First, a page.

87 protesters face felony prices after their arrest at Kentucky legal professional normal’s residence

87 protesters face felony charges after their arrest at Kentucky attorney general's home

87 protesters who had gathered at the Kentucky attorney general's home to seek justice for Breonna Taylor were arrested and charged with crimes for attempting to intimidate the prosecutor, police said.

Social Justice Organization protesters Until freedom gathered to sit in the front yard of a house in Louisville that belonged to Kentucky Atty. General Daniel Cameron on Tuesday afternoon, news agencies reported.

They were arrested after refusing to go, and after being instructed not to resist by the protest organizers, they stood in line to wait for their transfer to prison.

Among those arrested were NFL player Kenny Stills, a broad recipient for the Houston Texans, and Porsha Williams of the Real Housewives of Atlanta. Several of the demonstrators were released on Wednesday afternoon.

Taylor, a 26-year-old black woman, was fatally shot when police broke into her Louisville apartment with a warrant in the early hours of March 13 during a drug investigation. The warrant to ransack her home was linked to a suspect who was not living there and no drugs were found inside.

The shootout sparked weeks of protests, policy changes, and an appeal to officials who shot Taylor to prosecute. An official was released, but no charges were brought. The investigation into the shootings continues.

Social media reported on Wednesday afternoon that he was “arrested for peaceful protests. While Breonna Taylor's killers are still on the street. "None of the Louisville officials involved in serving the arrest warrant with Taylor have been prosecuted.

Cameron, a Republican and the first African American attorney general from Kentucky, said Monday that he still had no schedule when his office would complete the investigation.

"We are here to hold Daniel Cameron accountable and ensure that he does his job because he does not do his job," said Linda Sarsour, co-founder of Until Freedom.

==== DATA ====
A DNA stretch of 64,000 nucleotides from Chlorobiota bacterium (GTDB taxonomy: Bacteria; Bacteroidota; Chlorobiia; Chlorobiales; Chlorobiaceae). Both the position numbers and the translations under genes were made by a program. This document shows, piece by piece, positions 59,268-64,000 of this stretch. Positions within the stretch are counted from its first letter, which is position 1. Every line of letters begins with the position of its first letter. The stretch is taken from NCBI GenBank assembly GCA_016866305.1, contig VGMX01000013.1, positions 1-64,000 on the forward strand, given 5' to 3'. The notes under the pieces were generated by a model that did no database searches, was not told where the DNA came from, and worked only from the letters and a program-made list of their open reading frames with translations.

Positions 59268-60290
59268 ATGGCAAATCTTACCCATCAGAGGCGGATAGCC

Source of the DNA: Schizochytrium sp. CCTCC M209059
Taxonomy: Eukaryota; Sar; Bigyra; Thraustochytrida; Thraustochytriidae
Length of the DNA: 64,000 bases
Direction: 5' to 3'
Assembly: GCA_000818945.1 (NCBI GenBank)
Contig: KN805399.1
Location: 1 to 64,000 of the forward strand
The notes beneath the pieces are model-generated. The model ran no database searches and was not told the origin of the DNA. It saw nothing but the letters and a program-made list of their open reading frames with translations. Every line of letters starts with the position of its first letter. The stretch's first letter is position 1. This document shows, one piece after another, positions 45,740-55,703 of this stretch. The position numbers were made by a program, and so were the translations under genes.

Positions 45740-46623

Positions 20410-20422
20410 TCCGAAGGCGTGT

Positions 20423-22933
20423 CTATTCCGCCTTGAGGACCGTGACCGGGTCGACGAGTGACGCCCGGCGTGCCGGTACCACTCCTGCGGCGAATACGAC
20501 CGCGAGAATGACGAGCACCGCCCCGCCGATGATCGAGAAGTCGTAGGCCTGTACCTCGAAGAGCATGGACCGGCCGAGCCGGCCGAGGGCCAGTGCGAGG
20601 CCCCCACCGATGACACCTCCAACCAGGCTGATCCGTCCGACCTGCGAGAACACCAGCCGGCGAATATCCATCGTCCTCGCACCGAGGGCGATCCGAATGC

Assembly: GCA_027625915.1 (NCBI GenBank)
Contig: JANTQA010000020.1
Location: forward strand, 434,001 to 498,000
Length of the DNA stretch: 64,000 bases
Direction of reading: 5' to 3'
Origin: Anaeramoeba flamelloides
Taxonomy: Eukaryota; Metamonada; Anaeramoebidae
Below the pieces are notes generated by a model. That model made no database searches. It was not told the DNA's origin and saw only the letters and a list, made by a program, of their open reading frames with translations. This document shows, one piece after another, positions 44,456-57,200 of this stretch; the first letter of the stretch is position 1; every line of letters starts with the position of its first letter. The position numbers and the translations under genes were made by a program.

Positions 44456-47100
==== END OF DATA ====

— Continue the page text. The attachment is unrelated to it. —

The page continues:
Demonstrators have been accused of "intimidating a trial participant," a Kentucky Class D crime that is sentenced to one to five years in prison after being sentenced. This charge is related to Cameron's role as prosecutor for the Taylor investigation.

The protesters were charged with a crime because the officials "heard them sing, if they didn't get what they wanted they would burn it down," the Louisville police said Wednesday afternoon in an emailed statement that they said referred to Cameron's house. "This was seen as an attempt to intimidate, persuade, or influence the Attorney General's decision," the statement said.

The Jefferson County Commonwealth law firm has not been consulted on the filing of the offenses, spokesman Jeff Cooke said on Wednesday.

Breonna Taylor in an undated photo.

(Courtesy of the Taylor family)

Cooke said a judge at the district court level would decide whether there was a probable reason to file the crime charge to a large jury. If the grand jury gives the indictment, the Commonwealth lawyer will take responsibility for law enforcement, he said.

The protesters have also been charged with disorderly behavior and crimes, both crimes, said Lamont Washington, spokesman for the Louisville Metro Police.

Cameron said the protest will not bring justice and "only serves to further divide and tension within our community."

"From the start, our office has set out to do its job to fully investigate the events surrounding Ms. Breonna Taylor's death," said the Attorney General. "We continue with a thorough and fair investigation and today's events will not change our pursuit of the truth."


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